Among a number of other things, fiction writers are urged to “show, don’t tell.” Why? Because readers relate to the world around them with their five senses, and if you want them to experience the world of your characters, you’ve got to place them in that world – viscerally. Showing can come in different forms. It can be imagery that allows us to see, touch, or taste, or it can be scenic treatment that allows us to experience character conflicts firsthand.
But must you show everything? Some telling is needed, isn’t it?
Second, how do you go about showing – and at what point in your writing process do you manage this?
Third, what’s too little? What’s too much?
To answer these questions, we’ve turned to several seasoned fiction writers of both short fiction and novels.
Showing versus telling
Is show, don’t tell, a writerly command you must, if you’re going to be successful as a writer, rigorously obey?
According to Gary Fincke, Flannery O’Connor Award winner and author of over 30 works of fiction, “‘Show, don’t tell’ isn’t a rule, and there are exceptions, but nearly every fiction writer benefits by following that advice.” Although Fincke clarifies he doesn’t speak for all readers, he says he’d rather find out things on his own. “I no more want to be ‘told’ by a writer than to be ‘told’ by authority figures and institutional representatives. The pleasure of reading is in the discovery.”
Historical novelist Sophie Perinot says characters are most likely to come alive when the writer makes them vivid for the reader. Telling is “more of a ‘take-my-word-for-it’” approach on the author’s part. Readers want to see characters in action, not be told about their characteristics. She says description alone won’t cut it: “Many authors believe describing what a character looks like is the most important factor in making them come to life. I think it is the least important.” Instead, through their various actions and behaviors, she tries to capture what they’re like “on the inside,” to make them multidimensional, or “fully human.”
In her recent collaborative novel, Ribbons of Scarlet, Perinot found this to be a challenge with protagonist Princess Elisabeth, the sister of the “doomed” King Louis XVI. “In a book filled with Revolutionarily-minded women, it would have been easy to let Elisabeth become a cardboard representation of a ‘villainous monarchy.’ But Elisabeth was a complicated woman – known for her charity and piety, not for any sort of stereotypical royal self-centered over-indulgence.” Perinot kept this in mind when the princess saw the first-ever execution by guillotine, taking care to filter this experience “through her personality as well as through her eyes.” For Perinot, no amount of description could bring her character alive as much as experiencing this grisly scene does.
But delineation of setting, including place and time, is crucial to historical novels. How can an author “show” readers the time period without describing it?
In researching The Prettiest Star, which takes place in 1986, Carter Sickels depended on a combination of memory and research to reveal as many specific details of the period as possible, including “popular songs, TV shows, movies, slang, clothes, and objects.” He didn’t want to present “a catalog of nostalgia,” so he was careful to select the relevant details, those “that created texture and seemed authentic and true to the characters.” His goal was to immerse his readers in the world of his novel seamlessly so that the research didn’t call attention to itself.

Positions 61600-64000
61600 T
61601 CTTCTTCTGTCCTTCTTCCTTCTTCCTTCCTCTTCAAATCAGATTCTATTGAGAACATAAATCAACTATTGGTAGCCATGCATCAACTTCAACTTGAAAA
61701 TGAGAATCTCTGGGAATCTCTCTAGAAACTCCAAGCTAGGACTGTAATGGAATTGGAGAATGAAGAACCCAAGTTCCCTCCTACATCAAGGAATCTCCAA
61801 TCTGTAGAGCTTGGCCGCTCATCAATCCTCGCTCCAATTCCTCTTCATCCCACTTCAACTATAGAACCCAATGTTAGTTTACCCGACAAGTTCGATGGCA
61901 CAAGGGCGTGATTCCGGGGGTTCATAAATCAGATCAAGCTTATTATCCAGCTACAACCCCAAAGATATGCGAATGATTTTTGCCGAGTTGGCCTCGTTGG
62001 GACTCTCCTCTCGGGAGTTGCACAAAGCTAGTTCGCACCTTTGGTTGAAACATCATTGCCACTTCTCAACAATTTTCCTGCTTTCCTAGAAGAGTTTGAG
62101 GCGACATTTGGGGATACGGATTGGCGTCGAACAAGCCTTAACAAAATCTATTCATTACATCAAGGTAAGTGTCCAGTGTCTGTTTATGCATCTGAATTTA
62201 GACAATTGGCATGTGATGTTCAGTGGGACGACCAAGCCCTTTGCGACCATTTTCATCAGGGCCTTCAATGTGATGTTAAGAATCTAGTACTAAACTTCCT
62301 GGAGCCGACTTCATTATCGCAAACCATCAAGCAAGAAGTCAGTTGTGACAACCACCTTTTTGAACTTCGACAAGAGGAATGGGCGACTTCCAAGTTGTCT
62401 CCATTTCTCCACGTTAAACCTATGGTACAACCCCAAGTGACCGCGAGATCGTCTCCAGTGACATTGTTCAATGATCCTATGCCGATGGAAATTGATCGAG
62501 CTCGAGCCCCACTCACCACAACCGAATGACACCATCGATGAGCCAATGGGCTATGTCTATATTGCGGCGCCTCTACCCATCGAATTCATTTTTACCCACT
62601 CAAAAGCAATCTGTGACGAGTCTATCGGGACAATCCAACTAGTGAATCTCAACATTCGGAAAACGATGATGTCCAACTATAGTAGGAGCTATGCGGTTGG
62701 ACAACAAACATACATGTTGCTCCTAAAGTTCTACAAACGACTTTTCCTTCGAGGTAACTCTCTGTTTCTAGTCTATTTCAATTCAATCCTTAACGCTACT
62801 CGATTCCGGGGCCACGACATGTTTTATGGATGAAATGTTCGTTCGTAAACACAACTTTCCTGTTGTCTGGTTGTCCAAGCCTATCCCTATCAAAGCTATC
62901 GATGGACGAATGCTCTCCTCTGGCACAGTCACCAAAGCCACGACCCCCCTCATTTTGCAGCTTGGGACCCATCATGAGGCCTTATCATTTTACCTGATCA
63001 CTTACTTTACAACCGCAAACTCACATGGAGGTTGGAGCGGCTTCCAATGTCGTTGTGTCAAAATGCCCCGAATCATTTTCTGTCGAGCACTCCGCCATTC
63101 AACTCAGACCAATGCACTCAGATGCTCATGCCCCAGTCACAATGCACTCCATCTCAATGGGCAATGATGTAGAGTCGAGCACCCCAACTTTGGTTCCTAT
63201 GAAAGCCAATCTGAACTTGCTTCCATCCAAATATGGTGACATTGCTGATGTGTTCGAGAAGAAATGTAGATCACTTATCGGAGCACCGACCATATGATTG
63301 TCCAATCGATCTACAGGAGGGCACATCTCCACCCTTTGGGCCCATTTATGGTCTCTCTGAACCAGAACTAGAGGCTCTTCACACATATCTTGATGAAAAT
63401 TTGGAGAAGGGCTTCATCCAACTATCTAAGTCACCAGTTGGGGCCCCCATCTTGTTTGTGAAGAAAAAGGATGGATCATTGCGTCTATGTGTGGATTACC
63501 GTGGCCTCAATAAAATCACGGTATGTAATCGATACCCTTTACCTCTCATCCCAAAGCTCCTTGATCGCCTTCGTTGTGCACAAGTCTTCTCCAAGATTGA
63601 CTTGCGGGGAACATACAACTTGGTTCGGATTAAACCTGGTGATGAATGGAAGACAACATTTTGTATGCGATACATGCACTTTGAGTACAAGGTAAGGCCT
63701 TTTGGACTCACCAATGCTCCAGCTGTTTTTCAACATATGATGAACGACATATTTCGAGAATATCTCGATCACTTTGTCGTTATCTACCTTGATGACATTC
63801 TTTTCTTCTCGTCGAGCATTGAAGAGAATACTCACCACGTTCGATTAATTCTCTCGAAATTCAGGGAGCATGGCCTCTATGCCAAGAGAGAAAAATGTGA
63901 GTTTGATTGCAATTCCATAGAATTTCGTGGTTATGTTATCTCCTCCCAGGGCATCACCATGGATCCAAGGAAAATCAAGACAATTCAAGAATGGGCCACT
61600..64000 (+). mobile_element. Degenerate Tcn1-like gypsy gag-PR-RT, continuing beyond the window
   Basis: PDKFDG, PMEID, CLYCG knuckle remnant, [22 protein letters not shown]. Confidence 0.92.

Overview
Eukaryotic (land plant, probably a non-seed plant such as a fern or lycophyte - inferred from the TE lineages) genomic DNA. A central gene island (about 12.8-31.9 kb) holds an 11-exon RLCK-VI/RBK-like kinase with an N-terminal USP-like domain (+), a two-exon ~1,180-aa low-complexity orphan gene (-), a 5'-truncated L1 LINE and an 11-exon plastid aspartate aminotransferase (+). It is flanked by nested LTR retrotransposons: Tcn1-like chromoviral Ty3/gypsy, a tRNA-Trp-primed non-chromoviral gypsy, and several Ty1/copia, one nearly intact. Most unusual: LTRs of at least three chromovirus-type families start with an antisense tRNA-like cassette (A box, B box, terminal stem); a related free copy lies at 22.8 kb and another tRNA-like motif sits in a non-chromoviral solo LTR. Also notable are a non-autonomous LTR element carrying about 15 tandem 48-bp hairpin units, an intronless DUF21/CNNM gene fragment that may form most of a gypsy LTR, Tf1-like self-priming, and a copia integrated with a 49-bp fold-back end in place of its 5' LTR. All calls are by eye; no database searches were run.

Cultural context can also be important. Sahar Mustafah is the author of The Beauty of Your Face, included in the 100 Notable Books of 2020 by the New York Times Book Review. “As a writer of color, I’m interested in cultural world-building that will resonate authentically with my immediate community and with a larger, unfamiliar audience,” she says. In each of her stories, she works to make sure her descriptions don’t “come off as a generic lesson on ethnicity or religion.” She also avoids “over-contextualizing,” which can “disrupt the action or dilute the narrative voice.” For this reason, she says, “I don’t italicize Arabic words and phrases to avoid othering or exoticizing my already marginalized characters.”
If you want to grab your readers, be specific and concrete – and carefully select the right details. If you need to do world-building, meet the needs of your particular genre, or form, as well as your readership for this work. But what about telling? How prescriptive is this watchword show, don’t tell really meant to be?
Not every writer sees the issue of showing/telling as one technique versus the other. “Personally,” says Hilary Leichter, author of Temporary, “I think the show vs. tell dichotomy is a false barometer.” It’s not that she doesn’t value specific and concrete details: “I love incredibly lush descriptive passages and moments where the reader can suss out meaning by way of behavior or indirect detail.” But she’s also “a huge fan of ‘telling,’ of purposely expository prose, of a voice that eschews detail as a defense, as a way of holding the reader at arm’s length.” She feels showing/telling is more a matter of access: “How much access does the writer give the reader, and by what means?”
Whitney Scharer, author of The Age of Light, also questions this expression “show, don’t tell.” She states, “I heard it so many times while in college and graduate school that I became overly focused on it and ended up writing stories without enough interiority, because every time I sat down to write about what my characters thought, I felt like I was ‘telling’ too much.” In writing The Age of Light, she had to work against this famous catchphrase: “I had to overcome my aversion to what I thought of as ‘telling’ in order to get inside my main character’s head and explore her emotional journey. I’ve learned that the maxim shouldn’t be ‘show, don’t tell,’ but ‘show and tell.’”